Chinese Immigration Essay

Chinese Immigration Essay

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In many aspects, the motivations for the Chinese to come to the United States were similar to those of most immigrants. Some came to "The Gold Mountain," and others came to the United States to seek better economic opportunity. Yet there were others that were compelled to leave China either as contract laborers or refugees. The Chinese brought with them their language, culture, social institutions, and customs. Over time they made lasting contributions to their adopted country and became a vital part of the United States population (Immigration Station).
Upon hearing the word of gold in California, thousands of Chinese, mostly young male peasants, left their villages in the rural countries to become rich in the American West. Few actually were able to strike it rich, and laws were put on immigrants who tried to strike it rich. The law was a high tax, $10, on miners who were immigrants to discourage them from venturing into the mines. When their pursuit at wealth through the gold mines failed, they then decided to become laborers. They were recruited to extract metals and minerals, construct a vast railroad network, reclaim swamplands, build irrigation systems, work as migrant agricultural laborers, develop the fishing industry, and operate highly-competitive manufacturing industries. During this time, 1890, the Chinese population in the United States was about 110,000. During this great flood of immigrants into the United States, anti-immigrant attitudes and stereotypes began to form (A Brief History).
Angel Island
Most immigrants entering the country came through New York, and passed through Ellis Island, the famous immigrant station located in New York harbor. It was necessary to build a new station on the west coast. The new station was to be located 1 mile east of Ayala Cove, in California. This place was called Angel Island, or the “Guardian of the Western Gate.� This set of buildings was primarily set up to control the number of Chinese that entered the United States. It was primarily a detention center, because Chinese were not allowed into the United States, due to the Exclusion Act of 1882 (Immigration Station 1)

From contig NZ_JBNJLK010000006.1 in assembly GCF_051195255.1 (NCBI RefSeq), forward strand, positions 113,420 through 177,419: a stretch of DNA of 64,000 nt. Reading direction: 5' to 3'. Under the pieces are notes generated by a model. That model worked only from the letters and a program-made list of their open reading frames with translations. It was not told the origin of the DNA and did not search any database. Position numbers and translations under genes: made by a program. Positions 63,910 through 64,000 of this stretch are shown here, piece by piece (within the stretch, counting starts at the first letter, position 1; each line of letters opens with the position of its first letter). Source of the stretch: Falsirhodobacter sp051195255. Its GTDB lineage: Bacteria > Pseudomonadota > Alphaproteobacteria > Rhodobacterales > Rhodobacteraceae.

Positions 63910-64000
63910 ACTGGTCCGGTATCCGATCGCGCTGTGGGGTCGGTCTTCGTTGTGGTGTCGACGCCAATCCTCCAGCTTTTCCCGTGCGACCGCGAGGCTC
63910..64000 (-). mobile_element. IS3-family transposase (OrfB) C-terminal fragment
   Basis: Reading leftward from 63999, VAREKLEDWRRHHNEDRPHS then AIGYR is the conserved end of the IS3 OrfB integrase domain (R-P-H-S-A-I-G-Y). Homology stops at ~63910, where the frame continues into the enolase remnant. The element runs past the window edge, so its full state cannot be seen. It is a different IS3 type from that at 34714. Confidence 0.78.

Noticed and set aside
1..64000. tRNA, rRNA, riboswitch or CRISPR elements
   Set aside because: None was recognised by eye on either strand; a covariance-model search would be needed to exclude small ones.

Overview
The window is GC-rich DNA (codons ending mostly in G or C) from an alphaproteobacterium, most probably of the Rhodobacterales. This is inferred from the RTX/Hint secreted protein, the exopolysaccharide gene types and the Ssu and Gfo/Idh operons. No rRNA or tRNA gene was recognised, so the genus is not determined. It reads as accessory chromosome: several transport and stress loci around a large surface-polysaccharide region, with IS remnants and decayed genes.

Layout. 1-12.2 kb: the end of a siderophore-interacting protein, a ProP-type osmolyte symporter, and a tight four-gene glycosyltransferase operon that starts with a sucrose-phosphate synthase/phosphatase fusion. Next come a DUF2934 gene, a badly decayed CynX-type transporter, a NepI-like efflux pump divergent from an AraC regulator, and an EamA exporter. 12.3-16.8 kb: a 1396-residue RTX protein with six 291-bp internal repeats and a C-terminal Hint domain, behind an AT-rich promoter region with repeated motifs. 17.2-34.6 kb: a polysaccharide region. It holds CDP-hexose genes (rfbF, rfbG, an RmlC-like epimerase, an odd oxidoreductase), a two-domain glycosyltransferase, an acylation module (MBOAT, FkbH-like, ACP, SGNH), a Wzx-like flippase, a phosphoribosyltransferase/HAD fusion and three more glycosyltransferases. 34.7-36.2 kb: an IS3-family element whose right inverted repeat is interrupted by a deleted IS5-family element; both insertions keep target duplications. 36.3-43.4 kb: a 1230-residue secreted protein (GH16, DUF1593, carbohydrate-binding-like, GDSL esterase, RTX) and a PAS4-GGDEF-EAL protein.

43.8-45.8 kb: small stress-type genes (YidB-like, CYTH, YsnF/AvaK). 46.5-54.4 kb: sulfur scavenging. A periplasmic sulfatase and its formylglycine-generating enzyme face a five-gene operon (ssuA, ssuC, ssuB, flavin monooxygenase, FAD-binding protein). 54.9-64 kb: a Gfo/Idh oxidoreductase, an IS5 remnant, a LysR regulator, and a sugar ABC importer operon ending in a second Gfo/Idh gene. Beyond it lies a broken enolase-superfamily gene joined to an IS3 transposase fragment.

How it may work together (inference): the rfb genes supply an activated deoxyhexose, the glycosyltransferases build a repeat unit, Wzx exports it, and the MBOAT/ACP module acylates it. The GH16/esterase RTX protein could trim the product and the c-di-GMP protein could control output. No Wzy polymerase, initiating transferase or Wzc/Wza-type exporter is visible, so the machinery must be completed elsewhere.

Figure 1. Shows why it was easier to go to California, rather than to take a longer trip. If going to New York, they might even have to sail around the edge of South America (Gillaspie 1).
The Chinese Exclusion Act
Throughout mo...


... middle of paper ...


... easy task. This task involved persistence, patience, and perseverance. Most importantly, the Chinese contributed themselves and their heritage to this ethically diverse collection of cultures known as United States of America (A Brief History of Chinese Immigration to America 3).




Works Cited

Archives of the West from 1877-1887: Documents on Anti-Chinese Immigration Policy. New Perspectives on the West. 1 December 2014.

A Brief History of Chinese Immigration to America.� American Heritage Project.
2000.    5 December 2014.   
   
Anderson, Dorothy et al. American Immigration; Abolitionist Newspapers-Chinese.U.S. Grolier Educational, 1999. 27-39, 86-92.

Immigration Station. Angel Island. 1998. 23 November 2014.

Luu, Amy. The Chinese American Experience. Chinese American Museum. 1999. 5 December 2014.

Norton, Henry. The Chinese. Museum of the City of San Francisco. 2002.  5 December 2014.

Swerdlow, Joel L. “New Yorker’s Chinatown.â€? National Geographic. August 1998. 59-77. 18 November 2014.

Twain, Mark Mark Twains Observation about Chinese Immigration in California. Rise of Industrial America, 1876-1900 2003. 18 November 2014.
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